In pictures of shamans around the world–from Siberian, Native American, Russian to South American–they are usually depicted holding a drum, so there appears to some kind of connection of a beat to the spirit world. When a Shaman wants to communicate in the voice of the spirit world, he/she will often use music or glossolalia (speaking in tongues…wow i’ve always wanted to get that word into a sentence!) instead of language. Taking psychedelics clearly is a gateway to the spirit world, but to weave all these elements into a cohesive Unified Theory should probably be the subject of a book…. I’m not qualified or knowledgeable enough – I’m just excited to be able to use the word glossolalia, a word i learned from the English TV show QI ! I guess TV isn’t all bad, despite how it seems whenever I switch it on in the USA…
David: How do you envision the future of your music evolving?
Simon: I don’t know. I guess my taste changes throughout the years, with the influences that I have, so it’s hard to say. All I can say about my music is that I will only ever do something that I want to hear at that time–and that’s all I really think an artist can do. If you’re trying to do something to please other people, or to appease the myriad cast of characters that one inevitably has sitting on one’s shoulder while you’re making a tune– judging you, as I’m sure any artist has–then I think that you’ll run into problems. When you’re doing it, you have to ignore them, and basically just do what you like and what you want to hear, and hope there’s a resonance with your audience. As I mentioned before, I just have to hope that my taste isn’t so obscure and off the wall that no one else will like it, and that there will be a few hundred souls that will relate to it and enjoy it.
David: And isn’t that just so beautiful when that happens?
David: Is there anything that we haven’t spoken about that you would like to add?
Simon: Yes, I’d like to think a little bit more about psychedelics and art, generally. What might be interesting to examine, which we haven’t really discussed is how the psychedelic arts also seems slightly bound to the culture from which they originate as well–even though there is a common theme.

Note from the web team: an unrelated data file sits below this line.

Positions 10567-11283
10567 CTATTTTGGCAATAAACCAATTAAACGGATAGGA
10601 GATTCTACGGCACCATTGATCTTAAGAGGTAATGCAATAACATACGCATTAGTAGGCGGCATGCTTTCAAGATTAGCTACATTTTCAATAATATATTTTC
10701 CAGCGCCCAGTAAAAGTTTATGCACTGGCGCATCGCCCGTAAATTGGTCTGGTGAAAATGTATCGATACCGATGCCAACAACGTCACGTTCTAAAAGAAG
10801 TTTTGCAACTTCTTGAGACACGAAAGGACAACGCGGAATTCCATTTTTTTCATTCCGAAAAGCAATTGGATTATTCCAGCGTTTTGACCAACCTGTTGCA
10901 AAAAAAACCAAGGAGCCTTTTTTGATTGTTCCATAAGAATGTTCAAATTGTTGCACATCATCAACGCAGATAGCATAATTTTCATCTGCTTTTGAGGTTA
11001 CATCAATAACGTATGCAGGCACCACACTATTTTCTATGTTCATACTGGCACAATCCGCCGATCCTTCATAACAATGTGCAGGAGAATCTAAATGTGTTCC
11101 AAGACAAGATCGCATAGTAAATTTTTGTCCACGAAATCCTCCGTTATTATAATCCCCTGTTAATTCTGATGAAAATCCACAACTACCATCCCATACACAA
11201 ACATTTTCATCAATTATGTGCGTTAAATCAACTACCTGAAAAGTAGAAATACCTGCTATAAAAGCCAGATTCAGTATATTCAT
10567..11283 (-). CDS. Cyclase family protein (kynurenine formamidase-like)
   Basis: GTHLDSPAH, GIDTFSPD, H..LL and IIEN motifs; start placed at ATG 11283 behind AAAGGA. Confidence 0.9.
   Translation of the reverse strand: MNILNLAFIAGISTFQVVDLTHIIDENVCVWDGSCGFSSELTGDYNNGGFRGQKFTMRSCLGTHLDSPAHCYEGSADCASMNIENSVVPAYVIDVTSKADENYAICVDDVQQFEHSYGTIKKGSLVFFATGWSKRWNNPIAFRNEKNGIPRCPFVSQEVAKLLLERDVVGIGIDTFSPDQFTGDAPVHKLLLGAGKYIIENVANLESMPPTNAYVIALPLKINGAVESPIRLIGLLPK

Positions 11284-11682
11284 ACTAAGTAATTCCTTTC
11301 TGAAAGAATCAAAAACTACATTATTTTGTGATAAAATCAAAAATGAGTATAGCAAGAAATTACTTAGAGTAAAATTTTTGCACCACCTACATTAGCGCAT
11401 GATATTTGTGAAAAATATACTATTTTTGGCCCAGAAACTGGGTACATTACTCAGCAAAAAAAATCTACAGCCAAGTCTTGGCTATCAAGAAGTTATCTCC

If you look at Aboriginal art, and that Mexican indian art that they do with the beads, you’ll see what I mean. They make those masks, with the beads. I forget the tribe, do you know who I mean?
David: Do you mean the Huichol indians of Central Mexico? They do those brightly colored yarn paintings of their peyote visions.
Simon: Yes, exactly. They also make these very colorful masks with tiny beads and sculptures. But there’s an overlap. Both share themes common to psychedelic artwork such as fractal style patterns and spirals or concentric circles. I’m pretty sure the Mexicans took peyote, but I don’t know about the Aborigines. Did they take psychedelics? Certainly it seems like the ancient Egyptians did, or the mushroom drawings in the Tassilic caves. Also it would be interesting to look into the hallucinogenic effects that laudanum and absinthe had on those poets we so revere today. In fact, the more I think about it, the more I realize psychedelics have probably had a huge impact on art and artists. When will it start to affect our governments and politicians? That’s what I’d like to know!
David: Me too! There’s definitely something universal and archetypal about many of the recurring psychedelic motifs in art and music around the world. Not long after I had my first psychedelic experience as a teenager, I realized that, when looking at a piece of artwork or hearing a piece of music, I could tell, with a high degree of accuracy, whether or not that artist had ever had a psychedelic experience or not. People who have experienced psychedelics seem to pick up on signals that may be completely invisible to others.
Simon: Yeah, it really is like lifting a veil to another world. I think that once that veil has been lifted you can never really put it back. Maybe that’s what scares people who haven’t tried psychedelics– what if it changes me?
David: And it will! (laughter)
Simon: But, I think, generally for the better.
David: I do too. Is there anything else you that you wanted to say about psychedelics and art in general?
Simon: On a slightly sad footnote, it’s such a shame that Bill Hicks isn’t alive. To be able to speak to him about it would be amazing. You’re familiar with Bill Hicks, right?
David: Bill Hicks is my very favorite comedian of all time. Absolutely brilliant and totally hilarious.
Simon: He pops into my head when I was saying that I think perhaps more people have taken psychedelics than you realize. That famous last film show that he did at the Dominion Theater in London was the big venue, and he’s up there as a standup comic, talking about psychedelics, and the experiences of taking acid. As a comic, you’re going to want to be able to relate to your audience, and I think his confidence in doing that just shows that there are plenty of people out there who have had the experience that unites us. I’m glad that MAPS among others are reminding us it’s ok to experiment with our minds, in fact for the spiritual evolution of mankind and art it might even be a requirement. So to finish up I would just like to quote Bill, “It’s just a Ride. We can change that ride anytime we choose… a simple choice between Fear and Love.”
Thanks for the interview….